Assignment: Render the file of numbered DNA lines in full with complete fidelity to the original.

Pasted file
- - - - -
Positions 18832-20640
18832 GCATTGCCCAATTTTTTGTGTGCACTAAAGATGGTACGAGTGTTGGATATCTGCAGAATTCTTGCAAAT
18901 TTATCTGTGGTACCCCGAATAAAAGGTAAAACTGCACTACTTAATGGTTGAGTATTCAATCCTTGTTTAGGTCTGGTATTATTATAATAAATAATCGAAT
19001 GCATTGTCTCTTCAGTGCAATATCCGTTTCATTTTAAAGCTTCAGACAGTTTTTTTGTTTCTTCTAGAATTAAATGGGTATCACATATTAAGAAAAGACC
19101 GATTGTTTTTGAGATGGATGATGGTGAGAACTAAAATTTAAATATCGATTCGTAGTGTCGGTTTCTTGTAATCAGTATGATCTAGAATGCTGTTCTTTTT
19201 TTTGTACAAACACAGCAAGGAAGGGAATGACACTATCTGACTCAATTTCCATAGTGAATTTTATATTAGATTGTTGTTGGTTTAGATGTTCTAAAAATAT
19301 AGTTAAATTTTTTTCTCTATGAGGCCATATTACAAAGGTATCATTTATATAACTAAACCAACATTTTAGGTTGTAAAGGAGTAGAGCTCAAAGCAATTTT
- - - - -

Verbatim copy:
Positions 18832-20640
18832 GCATTGCCCAATTTTTTGTGTGCACTAAAGATGGTACGAGTGTTGGATATCTGCAGAATTCTTGCAAAT
18901 TTATCTGTGGTACCCCGAATAAAAGGTAAAACTGCACTACTTAATGGTTGAGTATTCAATCCTTGTTTAGGTCTGGTATTATTATAATAAATAATCGAAT
19001 GCATTGTCTCTTCAGTGCAATATCCGTTTCATTTTAAAGCTTCAGACAGTTTTTTTGTTTCTTCTAGAATTAAATGGGTATCACATATTAAGAAAAGACC
19101 GATTGTTTTTGAGATGGATGATGGTGAGAACTAAAATTTAAATATCGATTCGTAGTGTCGGTTTCTTGTAATCAGTATGATCTAGAATGCTGTTCTTTTT
19201 TTTGTACAAACACAGCAAGGAAGGGAATGACACTATCTGACTCAATTTCCATAGTGAATTTTATATTAGATTGTTGTTGGTTTAGATGTTCTAAAAATAT
19301 AGTTAAATTTTTTTCTCTATGAGGCCATATTACAAAGGTATCATTTATATAACTAAACCAACATTTTAGGTTGTAAAGGAGTAGAGCTCAAAGCAATTTT